Early Saturday morning, an impressive electrical storm swept across Hampshire and Dorset, and this picture of mine made the BBC News Website.
Photos like this create a wow moment, and it is a photo that has some luck behind it, but also some photographic skill of course - a lightning flash lasts no more than a fraction of a second normally, so how did I capture it?
I thought I'd write about the photographic techniques I used to capture this image, which believe it or not, I took from my bathroom window, sitting in the safety of my home.
So, first things first, let's get something out of the way, something obvious - do not put yourself in danger when taking images of electrical storms. I know that sounds like the most obvious thing in the world, but here are two examples of near misses of mine of a personal nature, when I was actually inside my house.
Back in 2018, there was a tremendous electrical storm one evening, and I was trying to think of the best way to capture it. We live in a tall, old Victorian house in the centre of Winchester. On that night, it was incredibly humid, the storm was pretty much right on top of the city centre. There were huge flashes of light with almost simultaneous bangs, almost no difference in time at all. On that night, even though there wasn't a direct hit on my house - I was standing on tippy toe with my wrists on the edge of a metal Velux loft window and my camera out into the rear of the house. There was a substantial discharge of static electricity that bolted up my left arm. Although it wasn't a proper lightening strike, it really, really hurt. So be careful.
The second time, a lightning strike was close enough to blow our broadband router to bits inside. This happened in August last year after an incredibly hot few days - the strike went down the phone wire and knocked out the router completely - this was on a surge protected socket, but it didn't matter - the lightning found another way.
I cannot stress this enough - be careful!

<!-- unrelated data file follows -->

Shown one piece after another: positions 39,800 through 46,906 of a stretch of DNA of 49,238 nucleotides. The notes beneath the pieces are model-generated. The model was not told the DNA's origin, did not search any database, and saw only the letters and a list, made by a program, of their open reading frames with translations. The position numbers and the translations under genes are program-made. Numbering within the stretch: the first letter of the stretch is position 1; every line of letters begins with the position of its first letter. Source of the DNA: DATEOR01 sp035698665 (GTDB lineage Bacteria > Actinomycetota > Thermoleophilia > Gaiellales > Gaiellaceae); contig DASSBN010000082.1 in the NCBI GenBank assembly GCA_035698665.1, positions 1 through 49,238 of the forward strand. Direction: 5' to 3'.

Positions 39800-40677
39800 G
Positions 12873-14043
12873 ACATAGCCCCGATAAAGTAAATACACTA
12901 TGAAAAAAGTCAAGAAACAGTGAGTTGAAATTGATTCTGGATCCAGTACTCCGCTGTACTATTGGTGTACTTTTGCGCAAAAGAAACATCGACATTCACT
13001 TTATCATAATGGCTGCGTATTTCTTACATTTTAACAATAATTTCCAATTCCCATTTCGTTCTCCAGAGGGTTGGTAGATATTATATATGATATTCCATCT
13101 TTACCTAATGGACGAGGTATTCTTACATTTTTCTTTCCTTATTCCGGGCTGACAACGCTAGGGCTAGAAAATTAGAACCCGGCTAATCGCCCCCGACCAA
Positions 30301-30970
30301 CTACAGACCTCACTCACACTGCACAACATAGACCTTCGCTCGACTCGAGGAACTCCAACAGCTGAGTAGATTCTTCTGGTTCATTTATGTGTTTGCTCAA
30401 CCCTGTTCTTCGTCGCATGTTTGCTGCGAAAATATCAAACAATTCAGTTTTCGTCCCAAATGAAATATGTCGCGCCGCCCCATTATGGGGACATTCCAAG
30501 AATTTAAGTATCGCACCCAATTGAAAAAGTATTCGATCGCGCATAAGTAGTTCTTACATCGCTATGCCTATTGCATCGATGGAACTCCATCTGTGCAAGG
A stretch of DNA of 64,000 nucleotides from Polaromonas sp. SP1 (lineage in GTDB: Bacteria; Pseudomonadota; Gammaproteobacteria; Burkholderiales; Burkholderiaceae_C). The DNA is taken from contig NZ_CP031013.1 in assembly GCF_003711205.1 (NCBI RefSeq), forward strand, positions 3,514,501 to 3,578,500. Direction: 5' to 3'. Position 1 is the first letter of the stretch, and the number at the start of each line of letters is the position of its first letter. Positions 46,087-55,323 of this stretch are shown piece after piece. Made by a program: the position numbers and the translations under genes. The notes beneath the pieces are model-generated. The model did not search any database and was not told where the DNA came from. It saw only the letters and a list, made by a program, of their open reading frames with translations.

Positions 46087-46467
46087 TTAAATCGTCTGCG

So how did I get this image? Well, like any shoot, part of the method is to prepare. I have a little app on my phone which tells me where the lightning strikes are happening - I could see that earlier in the evening before I went to sleep, they were to the South of Winchester - and as our Garden is broadly South facing, there was a possibility at some point we might get some storm action. At about 3.30, I was woken up by a huge crack of thunder, and then, every so often, for another 45 minutes or so, there would be another. But it wasn't until 4.30 or so that the storm really intensified. There were periods of intense rain, sheet lightning and huge bangs, but not much in the way of forked lightning like this one.
So, having tried and failed to capture any video of note, I moved to plan B.
I opened up the sash window in our bathroom which faces the right way, and set up my Olympus camera on a small tripod, and sat it on the windowsill.
Most modern digital cameras have a manual mode, and you can play around with long exposures in all sorts of ways. Consider capturing lightning like going fishing. You know that somewhere, there are fish, but you don't precisely know where they are, and at some point, there's a bit of right time/right place going to happen.
So if you set your camera to manual, you should find something called Bulb mode. All this means is that the shutter will stay open for as long as you're holding it down. Now, bear in mind, when I started shooting, it was dark - the sky was lit up only by flashes of light from the lightning. I have a few images of the sky being bright purple, but not a lightning bolt in sight!
So, what I chose to do is use a method called Live Time mode. What it does is capture a series of shorter exposures and add them together to build a composite image. It's a great way of capturing features at night - fireworks for example work brilliantly - but you have to keep things still!
I took this image on Christmas Day night using the same technique - I ran back and forth across the frame with a sparkler in big arcs!
To capture the lightning, this is what I did. Using my little Manfrotto desktop tripod - I was sat on the stool, with my camera.
I used the following kit and settings:
- Olympus OM-D EM-1 Mark 3 body
- Olympus Zuiko 12-40 Pro lens at 16mm
- Manfrotto PIXI mini-tripod
- ISO was set to 64 - the lowest setting.
- I used auto focus with manual peaking just to make sure everything was as in focus as it could be considering it wasn't really light.
- I started at f8, and as it got lighter, I adjusted the f stop down - I got to f14 for this shot see below.